TORONTO (Reuters) - In what they admit may be a tough sell for a famously modest nation, 18 top Canadian writers are bringing out books about their country’s best-known individuals in a series entitled “Extraordinary Canadians.”
The 20-book series, which Penguin Canada launched this week, describes the lives of Canadians such as mid 20th century media baron Lord Beaverbrook, eccentric classical pianist Glenn Gould and former Prime Minister Pierre Trudeau.
“I think what will come out of this series is it’s not just 18 famous writers and 20 famous dead people,” author John Ralston Saul said at the party to launch the series.
“It’s like a crisscross pattern of Canada, and you have rediscovered the nature of our past, but you have actually rediscovered the nature of the country today.”
But a quiz of a dozen people in Toronto’s Eaton Centre, a downtown shopping mall that is one of the city’s top tourist attractions, found nobody who recognized all the people named on the list, and others with only distant memories of who they might be.
“I know Lester B. Pearson from the airport, and wasn’t he prime minister too?” 37-year-old Niki Nikas said of the former prime minister, who won the Nobel Peace Prize in 1957 for his role in solving the Suez crisis. Toronto’s international airport is named after Pearson.
“But whether I remember who they are or just their names, is a different story,” she said.
That view was shared by University of Toronto student Adam Virani, 23. “Some of them are familiar, but I don’t know much about them and it’s probably from high school,” he said. “We really have declined in our patriotic sense.”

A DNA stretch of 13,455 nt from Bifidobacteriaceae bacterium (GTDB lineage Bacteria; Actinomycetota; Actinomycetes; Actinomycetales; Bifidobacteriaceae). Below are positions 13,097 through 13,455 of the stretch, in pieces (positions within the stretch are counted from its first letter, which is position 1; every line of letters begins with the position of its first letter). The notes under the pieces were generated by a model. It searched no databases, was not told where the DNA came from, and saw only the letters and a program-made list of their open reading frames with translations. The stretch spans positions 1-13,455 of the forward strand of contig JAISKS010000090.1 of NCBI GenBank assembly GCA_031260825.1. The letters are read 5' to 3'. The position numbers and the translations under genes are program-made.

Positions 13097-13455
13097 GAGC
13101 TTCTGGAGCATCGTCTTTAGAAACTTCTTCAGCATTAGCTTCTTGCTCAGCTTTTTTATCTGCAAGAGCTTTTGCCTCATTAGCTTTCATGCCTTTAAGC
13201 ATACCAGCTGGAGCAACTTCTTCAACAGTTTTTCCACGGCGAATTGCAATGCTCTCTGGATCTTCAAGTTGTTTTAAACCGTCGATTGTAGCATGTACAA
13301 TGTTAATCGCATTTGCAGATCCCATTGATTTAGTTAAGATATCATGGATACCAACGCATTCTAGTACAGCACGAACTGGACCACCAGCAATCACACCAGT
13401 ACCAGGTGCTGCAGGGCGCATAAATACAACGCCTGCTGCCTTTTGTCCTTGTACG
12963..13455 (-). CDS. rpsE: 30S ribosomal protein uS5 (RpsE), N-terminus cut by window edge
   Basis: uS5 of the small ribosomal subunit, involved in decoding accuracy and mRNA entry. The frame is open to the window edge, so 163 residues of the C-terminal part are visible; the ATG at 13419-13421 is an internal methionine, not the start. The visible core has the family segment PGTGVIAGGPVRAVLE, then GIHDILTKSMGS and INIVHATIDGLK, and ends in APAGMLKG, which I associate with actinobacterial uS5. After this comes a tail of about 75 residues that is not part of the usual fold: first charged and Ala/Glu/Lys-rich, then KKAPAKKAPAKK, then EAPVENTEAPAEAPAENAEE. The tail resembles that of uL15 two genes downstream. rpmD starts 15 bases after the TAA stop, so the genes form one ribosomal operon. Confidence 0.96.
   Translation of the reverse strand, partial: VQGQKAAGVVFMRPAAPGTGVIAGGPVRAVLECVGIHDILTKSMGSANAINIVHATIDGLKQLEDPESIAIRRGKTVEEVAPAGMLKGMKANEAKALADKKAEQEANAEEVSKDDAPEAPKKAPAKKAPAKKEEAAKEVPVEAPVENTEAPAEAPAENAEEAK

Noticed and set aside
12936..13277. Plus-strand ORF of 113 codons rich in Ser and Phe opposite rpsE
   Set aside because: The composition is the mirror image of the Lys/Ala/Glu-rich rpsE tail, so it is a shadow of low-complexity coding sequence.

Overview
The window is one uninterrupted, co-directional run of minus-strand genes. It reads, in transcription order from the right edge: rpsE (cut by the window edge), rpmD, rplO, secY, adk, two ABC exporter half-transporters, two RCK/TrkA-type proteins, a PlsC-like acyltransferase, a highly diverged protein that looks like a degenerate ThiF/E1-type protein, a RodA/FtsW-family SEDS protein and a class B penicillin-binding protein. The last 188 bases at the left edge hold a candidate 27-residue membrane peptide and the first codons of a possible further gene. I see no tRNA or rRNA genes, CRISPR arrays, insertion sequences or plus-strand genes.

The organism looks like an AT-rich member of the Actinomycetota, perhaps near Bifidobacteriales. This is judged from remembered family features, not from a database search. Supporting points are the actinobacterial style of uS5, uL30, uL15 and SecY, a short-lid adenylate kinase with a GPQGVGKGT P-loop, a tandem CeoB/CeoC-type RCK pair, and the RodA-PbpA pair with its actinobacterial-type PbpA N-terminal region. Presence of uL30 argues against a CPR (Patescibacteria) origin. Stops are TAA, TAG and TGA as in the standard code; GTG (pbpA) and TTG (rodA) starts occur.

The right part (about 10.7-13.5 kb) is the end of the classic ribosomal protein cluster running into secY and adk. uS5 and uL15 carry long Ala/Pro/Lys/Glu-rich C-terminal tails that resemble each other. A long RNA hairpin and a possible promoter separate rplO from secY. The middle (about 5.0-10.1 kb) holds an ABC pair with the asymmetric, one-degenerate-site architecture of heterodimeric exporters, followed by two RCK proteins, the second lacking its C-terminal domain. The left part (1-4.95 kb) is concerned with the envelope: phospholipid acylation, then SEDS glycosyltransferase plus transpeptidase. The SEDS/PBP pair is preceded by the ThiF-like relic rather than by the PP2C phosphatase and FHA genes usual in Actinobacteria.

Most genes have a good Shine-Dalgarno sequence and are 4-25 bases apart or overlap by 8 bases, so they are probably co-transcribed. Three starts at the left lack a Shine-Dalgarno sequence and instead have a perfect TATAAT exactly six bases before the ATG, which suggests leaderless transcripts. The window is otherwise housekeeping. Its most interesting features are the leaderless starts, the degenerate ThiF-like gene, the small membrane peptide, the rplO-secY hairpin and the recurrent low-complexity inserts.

Charlotte Gray, whose book about women’s rights activist, Nellie McClung was one of the first in the series, said the books aim to pose larger questions about change.
“As Canadians, we are terrible about our history and sort of what’s no longer in living memory disappears,” she said.
“I just felt, she (McClung) absolutely deserved to be rescued from the dusty attics of history and at the same time, rescued in a way that would made her relevant to Canadians.”
Saul, who is editing the series and writing two of the biographies, told Reuters he hoped the books will make readers more self-confident by helping them find out about their history.
“Canadian history is important to me, as history is important to anyone,” he said. “There is a saying ‘if you don’t know your history, you are condemned to be a child forever’. Life goes on. Things keep happening.”
Reporting by Natasha Elkington; editing by Janet Guttsman